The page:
This feels like the first major tragedy in the novel, more so when we consider that girls and women are rarely allowed to be academically brilliant alongside their male peers. Ferrante describes all the hurdles that an intelligent woman faces in achieving her academic goals, but never once does she question whether her heroines, Elena and Lila, have the right to a life of the mind: she writes as if it truly is the only option for a girl or a woman of any intelligence or aptitude. Later both Elena and Lila achieve professional standing, Elena as a writer and Lila as a computer programmer. Ferrante makes it clear that education, formal for Elena, informal for Lila, is the key to all their successes later in life.

Sexual awakening, marriage, infidelity and divorce from a woman’s perspective are all given serious treatment: not one topic does Ferrante treat shallowly or callously, filling pages with complex psychological insights into each. But again she returns to the question of freedom for women, achieved through education, restricted by gender roles and domestic obligations. Elena observes the lives of drudgery that her mother and the other neighbourhood women lead, and balks from a similar future, going on to university.

Lila, on the other hand, opts for an early marriage and a life of relative luxury as the grocer’s wife. Ferrante is in fact exploring through these two women’s dual lives the dilemma of modern women everywhere: to opt for a traditional life, or to continue to pursue one’s own dreams while trying to balance domestic responsibilities? Both women fail and succeed in equal measure, suggesting that there are no right answers, there is only life to be lived as best as possible given the circumstances around you.

Later, in 1970s Italy, the times when women stayed home to cook and clean have given way to more opportunities for women. Ferrante traces the explosive effects of feminism and how they combine with the political changes to rock Italy out of its post-World War era and into modernity. But Lila must leave her child in her dingy apartment building with a neighbour while she goes out to work in awful conditions at the local sausage factory. By contrast, Elena has to lecture and tour as a successful writer, and her in-laws take her children away to their house in another city. So Ferrante proves that despite all the promises of the era, women are still negotiating their freedoms while men take them for granted.

In the place between lies and truth that Picasso pointed out, Ferrante is brutally honest. Elena lies to herself, but then she picks out her own inconsistencies and inaccuracies, notes when she is dissembling, when she is most well-intentioned. She doubts herself and her intellectual capacity a million times, short-changing herself in favour of Lila’s brilliance. She assumes for many years that her success as a writer is because of a story that Lila wrote in childhood which Elena uses as the source of her own successful novel. She travels from the depths of poverty to the pinnacle of fame and respectability, but never lies to the reader about who she is and where she came from.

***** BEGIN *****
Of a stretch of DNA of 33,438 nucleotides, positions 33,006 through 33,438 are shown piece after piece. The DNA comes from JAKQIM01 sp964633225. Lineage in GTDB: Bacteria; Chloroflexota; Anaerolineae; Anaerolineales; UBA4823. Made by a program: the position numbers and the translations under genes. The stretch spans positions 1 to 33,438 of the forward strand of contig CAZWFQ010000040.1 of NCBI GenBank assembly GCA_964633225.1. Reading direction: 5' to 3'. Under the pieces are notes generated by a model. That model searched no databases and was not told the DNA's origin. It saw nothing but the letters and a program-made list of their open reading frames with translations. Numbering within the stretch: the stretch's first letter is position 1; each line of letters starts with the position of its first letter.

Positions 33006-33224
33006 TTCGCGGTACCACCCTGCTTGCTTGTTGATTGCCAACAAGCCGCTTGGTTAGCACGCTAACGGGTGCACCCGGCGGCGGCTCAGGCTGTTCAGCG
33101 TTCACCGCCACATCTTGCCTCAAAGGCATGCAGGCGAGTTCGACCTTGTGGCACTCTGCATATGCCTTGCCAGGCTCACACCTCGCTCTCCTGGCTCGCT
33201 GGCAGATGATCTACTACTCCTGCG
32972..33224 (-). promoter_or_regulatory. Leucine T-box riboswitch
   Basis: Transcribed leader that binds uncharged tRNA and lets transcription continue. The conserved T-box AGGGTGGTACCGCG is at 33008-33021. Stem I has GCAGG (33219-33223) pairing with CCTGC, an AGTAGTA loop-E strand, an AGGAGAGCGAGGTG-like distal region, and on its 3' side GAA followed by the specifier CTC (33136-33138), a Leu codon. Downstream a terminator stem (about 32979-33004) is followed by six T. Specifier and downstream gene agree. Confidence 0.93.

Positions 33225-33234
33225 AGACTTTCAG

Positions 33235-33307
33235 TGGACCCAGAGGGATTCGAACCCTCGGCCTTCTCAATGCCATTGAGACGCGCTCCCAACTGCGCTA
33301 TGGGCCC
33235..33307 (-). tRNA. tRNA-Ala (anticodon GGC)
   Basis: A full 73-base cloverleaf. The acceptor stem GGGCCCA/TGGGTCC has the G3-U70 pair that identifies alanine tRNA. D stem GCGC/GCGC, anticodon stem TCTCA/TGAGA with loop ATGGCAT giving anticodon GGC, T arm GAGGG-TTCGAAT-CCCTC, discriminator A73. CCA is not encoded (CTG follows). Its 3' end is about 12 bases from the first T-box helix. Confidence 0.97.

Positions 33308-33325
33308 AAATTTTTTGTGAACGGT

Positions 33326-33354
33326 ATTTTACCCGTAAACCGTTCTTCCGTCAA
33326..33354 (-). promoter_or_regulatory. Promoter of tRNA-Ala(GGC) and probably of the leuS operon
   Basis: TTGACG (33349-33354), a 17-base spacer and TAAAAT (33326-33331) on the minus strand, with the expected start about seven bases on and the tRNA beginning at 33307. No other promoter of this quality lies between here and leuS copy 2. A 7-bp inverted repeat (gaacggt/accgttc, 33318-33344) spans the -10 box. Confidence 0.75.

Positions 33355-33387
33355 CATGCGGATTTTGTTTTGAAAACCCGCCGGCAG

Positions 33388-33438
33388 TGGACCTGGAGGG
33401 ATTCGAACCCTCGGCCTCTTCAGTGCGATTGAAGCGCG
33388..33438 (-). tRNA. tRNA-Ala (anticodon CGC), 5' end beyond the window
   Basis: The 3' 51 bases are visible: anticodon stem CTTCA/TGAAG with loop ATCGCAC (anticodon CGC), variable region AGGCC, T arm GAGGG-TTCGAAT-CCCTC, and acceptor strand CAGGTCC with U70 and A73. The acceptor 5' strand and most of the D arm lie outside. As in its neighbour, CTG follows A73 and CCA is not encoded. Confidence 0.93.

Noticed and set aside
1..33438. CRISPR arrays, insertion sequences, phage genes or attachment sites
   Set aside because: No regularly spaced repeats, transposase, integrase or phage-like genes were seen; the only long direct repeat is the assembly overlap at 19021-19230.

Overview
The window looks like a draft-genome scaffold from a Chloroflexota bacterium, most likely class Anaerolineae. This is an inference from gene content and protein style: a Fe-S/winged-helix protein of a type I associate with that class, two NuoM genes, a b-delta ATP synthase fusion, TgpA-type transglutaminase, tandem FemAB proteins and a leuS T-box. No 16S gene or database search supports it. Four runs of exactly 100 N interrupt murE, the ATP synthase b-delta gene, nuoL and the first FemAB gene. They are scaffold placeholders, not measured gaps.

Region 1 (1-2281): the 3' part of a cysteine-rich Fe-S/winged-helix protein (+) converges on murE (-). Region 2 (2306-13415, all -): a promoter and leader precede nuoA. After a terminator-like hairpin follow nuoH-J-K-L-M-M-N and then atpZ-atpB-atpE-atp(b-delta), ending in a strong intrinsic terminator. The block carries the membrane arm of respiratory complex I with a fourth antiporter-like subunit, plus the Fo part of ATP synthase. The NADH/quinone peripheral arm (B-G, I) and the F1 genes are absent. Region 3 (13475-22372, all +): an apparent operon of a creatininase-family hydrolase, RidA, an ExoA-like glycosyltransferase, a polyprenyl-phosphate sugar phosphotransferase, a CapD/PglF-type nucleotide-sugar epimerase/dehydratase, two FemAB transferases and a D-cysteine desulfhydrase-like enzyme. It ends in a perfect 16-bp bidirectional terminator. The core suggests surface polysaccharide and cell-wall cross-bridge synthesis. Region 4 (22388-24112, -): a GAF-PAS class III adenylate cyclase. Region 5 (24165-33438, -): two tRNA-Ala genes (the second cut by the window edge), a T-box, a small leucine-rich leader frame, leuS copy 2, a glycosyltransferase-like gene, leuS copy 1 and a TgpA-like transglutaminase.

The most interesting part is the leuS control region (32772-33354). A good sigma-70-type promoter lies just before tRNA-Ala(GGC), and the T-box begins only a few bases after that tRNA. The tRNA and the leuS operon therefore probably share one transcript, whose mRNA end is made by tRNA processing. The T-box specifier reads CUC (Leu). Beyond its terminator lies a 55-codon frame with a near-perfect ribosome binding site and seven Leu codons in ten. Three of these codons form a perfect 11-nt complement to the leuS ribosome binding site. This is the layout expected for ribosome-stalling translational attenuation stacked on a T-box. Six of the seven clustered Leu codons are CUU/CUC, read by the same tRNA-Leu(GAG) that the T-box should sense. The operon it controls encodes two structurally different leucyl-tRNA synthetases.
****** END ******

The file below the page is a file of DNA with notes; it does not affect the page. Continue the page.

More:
This honesty is painful to behold, even more rare to encounter in literature about women. When men write about women, their feelings, motivations and characters are mysterious and opaque: with Ferrante, they’re crystal-clear. This serves to make her female characters even more powerful, because they aren’t afraid of confronting unpleasant truths about life or themselves. It has even resulted in the rumour that Ferrante isn’t a woman, but in fact a man or even a group of men writing the novels under the guise of a woman’s persona. Ferrante responds to this ridiculous assertion: “What if, instead, we’re dealing with a new tradition of women writers who are becoming more competent, more effective, are growing tired of the literary gynaeceum and are on furlough from gender stereotypes. We know how to think, we know how to tell stories, we know how to write them as well as, if not better, than men.”

In fact, it’s the men in Ferrante’s novels who seem weak in comparison: Nino, the love of Elena’s childhood, fickle and unreliable; Stefano, the grocer who Lila marries and then leaves because he betrays her in unexpected ways; Pietro, Elena’s professor husband, who fails to stimulate her intellectually or physically. Ferrante explores their characters in minute detail, but always in relation to how they affect Lila and Elena, making it clear that the two women are always the focus of her story. Perhaps it’s this turning of the tables, as well as Ferrante’s ability to write about violence and politics as lucidly as she does about babies and bodies, that has the literary establishment wondering where to place her. But for perceptive women and men who are fans of Ferrante, there’s no contradiction in a woman writing a world in which women’s perspectives and experiences matter more than the men who people them.

The Neapolitan Novels have taken some time to get to Pakistan. But the novels are extremely relevant to Pakistanis, because the changes in Italy over the years from the 1950s to the 21st century are taking place in Pakistan now: political upheaval, social progress, the move towards industrialisation and modernity. Against this backdrop, Pakistani women are finding their voices, discovering their opportunities and exploring worlds that were previously closed to them. In the story of Elena and Lila, Pakistani women will see themselves navigating all the phases of life in the face of brutality and oppression, misogyny and violence. And they will realise that their lives, too, are all about possibility, with the sustaining force of female friendships to guide them along all the triumphs and pitfalls in their paths.

Published in Dawn, Books & Authors, August 14th, 2016